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1.  Measuring chronic care management experience of patients with diabetes: PACIC and PACIC+ validation 
Background
The patient assessment of chronic illness care (PACIC) is a promising instrument to evaluate the chronic care experiences of patients, yet additional validation is needed to improve its usefulness.
Methods
A total of 1941 patients with diabetes completed the questionnaire. Reliability coefficients and factor analyses were used to psychometrically test the PACIC and PACIC+ (i.e. PACIC extended with six additional multidisciplinary team functioning items to improve content validity). Intra-class correlations were computed to identify the extent to which variation in scores can be attributed to GP practices.
Results
The PACIC and PACIC+ showed a good psychometric quality (Cronbach’s alpha’s >0.9). Explorative factor analyses showed inconclusive results. Confirmative factor analysis showed that none of the factor structures had an acceptable fit (RMSEA>0.10). In addition, 5.1 to 5.4% of the total variation was identified at the GP practice level.
Conclusion
The PACIC and PACIC+ are reliable instruments to measure the chronic care management experiences of patients. The PACIC+ is preferred because it also includes multidisciplinary coordination and cooperation—one of the central pillars of chronic care management—with good psychometric quality. Previously identified subscales should be used with caution. Both PACIC instruments are useful in identifying GP practice variation.
PMCID: PMC3601510  PMID: 23593054
chronic care model; patient experience; chronic care management; integrated care; diabetes; PACIC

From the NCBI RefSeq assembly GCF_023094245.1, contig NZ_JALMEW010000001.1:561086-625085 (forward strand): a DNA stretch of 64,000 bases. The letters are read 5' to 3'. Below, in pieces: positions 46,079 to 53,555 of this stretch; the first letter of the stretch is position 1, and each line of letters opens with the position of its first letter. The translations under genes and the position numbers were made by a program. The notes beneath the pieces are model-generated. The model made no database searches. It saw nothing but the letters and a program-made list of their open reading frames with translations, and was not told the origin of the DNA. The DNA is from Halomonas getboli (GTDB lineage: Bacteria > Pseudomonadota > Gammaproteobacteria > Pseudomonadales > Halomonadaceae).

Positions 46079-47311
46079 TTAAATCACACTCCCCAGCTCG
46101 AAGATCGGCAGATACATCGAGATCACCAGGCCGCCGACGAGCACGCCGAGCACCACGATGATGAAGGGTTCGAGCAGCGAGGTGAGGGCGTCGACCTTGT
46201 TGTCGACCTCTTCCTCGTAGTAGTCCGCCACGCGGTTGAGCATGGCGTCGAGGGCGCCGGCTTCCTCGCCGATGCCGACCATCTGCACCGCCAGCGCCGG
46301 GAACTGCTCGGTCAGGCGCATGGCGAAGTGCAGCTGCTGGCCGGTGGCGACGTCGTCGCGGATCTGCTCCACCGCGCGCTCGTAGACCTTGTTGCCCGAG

2.  Quality of diabetes care in Dutch care groups: no differences between diabetes patients with and without co-morbidity 
Objective
To evaluate the relationship between presence and nature of co-morbidity and quality of care for diabetes patients enrolled in diabetes disease management programmes provided by care groups.
Methods
We performed an observational study within eight Dutch diabetes care groups. Data from patient record systems of care groups and patient questionnaires were used to determine quality of care. Quality of care was measured as provision of the recommended diabetes care, patients’ achievement of recommended clinical outcomes and patients’ perception of coordination and integration of care.
Results
527 diabetes patients without and 1187 diabetes patients with co-morbidity were included. Of the co-morbid patients, 7.8% had concordant co-morbid conditions only, 63.8% had discordant co-morbid diseases only and 28.4% had both types of conditions. Hardly any differences were observed between patients with and without co-morbidity in terms of provided care, achievement of clinical outcomes and perceived coordination and integration of care.
Conclusions
Our study implies that care groups are able to provide similar quality of diabetes care for diabetes patients with and without co-morbidity. Considering the expected developments regarding additional disease management programmes in care groups, it is of importance to monitor quality of care, including patient experiences, for all chronic diseases. It will then become clear whether accountable provider-led organisations such as care groups are able to ensure quality of care for the increasing number of patients with multiple chronic conditions.
PMCID: PMC3886599  PMID: 24409109
bundled payment; care groups; co-morbidity; diabetes; disease management; integrated care; quality of care
3.  Needs and barriers to improve the collaboration in oral anticoagulant therapy: a qualitative study 
Background
Oral anticoagulant therapy (OAT) involves many health care disciplines. Even though collaboration between care professionals is assumed to improve the quality of OAT, very little research has been done into the practice of OAT management to arrange and manage the collaboration. This study aims to identify the problems in collaboration experienced by the care professionals involved, the solutions they proposed to improve collaboration, and the barriers they encountered to the implementation of these solutions.